Dodgers: Remembering the first great 30-homer club
Reggie Smith Rightfield, 32 home runs in 1977, 314 lifetime home runs, 2019 comp: Max Muncy
Unlike Cey, Smith entered the Dodgers building dynasty as a seasoned veteran, already in the 12th season of his 17 season career by 1977. Smith was dealt to the Dodgers in the middle of the 1976 season and he hit his way through the rest of his six-year stint in LA as one of the best on the team.
A real leader and veteran presence, Smith was an LA native and played like he was comfortable in a Dodger uniform. As a Dodger, he made three All-Star games, including his first two full seasons as a Dodger in 1977 and 1978.
1977, the year he joined the 30-homer club, was his best season by far though. Besides his 32 home runs, Smith led all of baseball in OBP with a .427 mark. His triple slash that year was .307/.427/.576, which earned him an OPS over 1.000 and garnered him a fourth-place finish in NL MVP voting.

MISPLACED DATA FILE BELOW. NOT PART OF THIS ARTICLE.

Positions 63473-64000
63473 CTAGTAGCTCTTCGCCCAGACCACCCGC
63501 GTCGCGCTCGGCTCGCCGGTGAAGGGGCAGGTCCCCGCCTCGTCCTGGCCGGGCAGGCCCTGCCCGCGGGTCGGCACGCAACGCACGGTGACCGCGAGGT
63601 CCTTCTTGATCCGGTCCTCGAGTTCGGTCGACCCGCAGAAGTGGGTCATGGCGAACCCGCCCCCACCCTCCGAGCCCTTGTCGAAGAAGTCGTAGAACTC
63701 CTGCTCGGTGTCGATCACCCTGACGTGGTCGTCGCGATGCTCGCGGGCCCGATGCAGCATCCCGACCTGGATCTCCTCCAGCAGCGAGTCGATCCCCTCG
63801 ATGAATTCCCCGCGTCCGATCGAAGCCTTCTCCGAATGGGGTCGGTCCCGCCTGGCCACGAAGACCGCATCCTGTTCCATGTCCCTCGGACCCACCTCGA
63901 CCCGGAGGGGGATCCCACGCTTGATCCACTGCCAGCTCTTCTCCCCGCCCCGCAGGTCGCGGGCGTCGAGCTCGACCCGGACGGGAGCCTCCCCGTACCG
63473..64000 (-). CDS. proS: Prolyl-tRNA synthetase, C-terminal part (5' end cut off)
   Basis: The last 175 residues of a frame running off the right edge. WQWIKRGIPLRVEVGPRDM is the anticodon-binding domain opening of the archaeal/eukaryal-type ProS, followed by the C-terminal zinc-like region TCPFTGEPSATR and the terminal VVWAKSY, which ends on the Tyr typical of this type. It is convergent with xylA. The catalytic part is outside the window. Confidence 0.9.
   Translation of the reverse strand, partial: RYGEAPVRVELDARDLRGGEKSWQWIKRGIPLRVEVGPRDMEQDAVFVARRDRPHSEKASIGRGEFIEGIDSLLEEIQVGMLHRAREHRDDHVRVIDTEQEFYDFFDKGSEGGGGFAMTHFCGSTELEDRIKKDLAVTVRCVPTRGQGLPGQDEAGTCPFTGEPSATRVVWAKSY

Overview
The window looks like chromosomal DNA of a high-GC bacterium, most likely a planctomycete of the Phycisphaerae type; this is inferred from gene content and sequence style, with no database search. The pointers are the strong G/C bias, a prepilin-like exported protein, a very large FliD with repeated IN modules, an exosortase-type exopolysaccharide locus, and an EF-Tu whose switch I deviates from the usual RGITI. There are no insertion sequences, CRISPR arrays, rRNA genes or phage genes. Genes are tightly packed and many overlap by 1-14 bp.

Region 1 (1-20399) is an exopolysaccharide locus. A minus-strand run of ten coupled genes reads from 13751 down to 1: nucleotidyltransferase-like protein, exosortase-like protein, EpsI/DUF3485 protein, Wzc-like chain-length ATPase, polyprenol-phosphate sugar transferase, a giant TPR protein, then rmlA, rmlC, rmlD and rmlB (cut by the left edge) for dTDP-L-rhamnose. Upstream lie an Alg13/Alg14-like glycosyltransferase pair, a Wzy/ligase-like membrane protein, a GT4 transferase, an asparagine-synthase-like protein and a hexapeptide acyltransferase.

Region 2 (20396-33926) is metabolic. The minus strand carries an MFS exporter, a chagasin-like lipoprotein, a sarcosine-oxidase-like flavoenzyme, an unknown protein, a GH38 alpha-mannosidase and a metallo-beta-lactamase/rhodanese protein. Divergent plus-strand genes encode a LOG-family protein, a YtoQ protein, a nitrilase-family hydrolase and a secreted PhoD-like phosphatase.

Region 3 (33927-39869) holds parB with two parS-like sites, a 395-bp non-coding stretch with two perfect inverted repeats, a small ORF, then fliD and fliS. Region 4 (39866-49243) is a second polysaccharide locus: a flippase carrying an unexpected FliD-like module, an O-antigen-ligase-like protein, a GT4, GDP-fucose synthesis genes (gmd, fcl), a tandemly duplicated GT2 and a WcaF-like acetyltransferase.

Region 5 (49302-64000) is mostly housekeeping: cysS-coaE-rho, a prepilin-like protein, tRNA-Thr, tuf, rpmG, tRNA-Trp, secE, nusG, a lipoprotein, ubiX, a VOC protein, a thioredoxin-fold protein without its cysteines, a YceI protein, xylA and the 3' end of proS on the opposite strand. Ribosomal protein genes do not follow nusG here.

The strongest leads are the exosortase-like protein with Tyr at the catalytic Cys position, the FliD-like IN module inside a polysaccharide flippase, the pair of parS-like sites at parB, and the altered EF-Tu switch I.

A seven-time All-Star in his career, Smith finished out his career (sadly) with the San Francisco Giants, but he really showed how steady and consistent he was while with the Dodgers. A true competitor, Smith had five seasons in which he finished in the top 10 in all of baseball for home runs, and he led the AL in doubles twice in his career while with the Boston Red Sox.
To be honest, I had never heard of Smith before reading about the 30-homer club a few years ago, which to me marks him as criminally underrated. With stats akin to those of Garvey and Cey, despite being on the downswing of his age curve, Smith reminds me of Max Muncy: he doesn’t quite get the respect his performance should have deserved.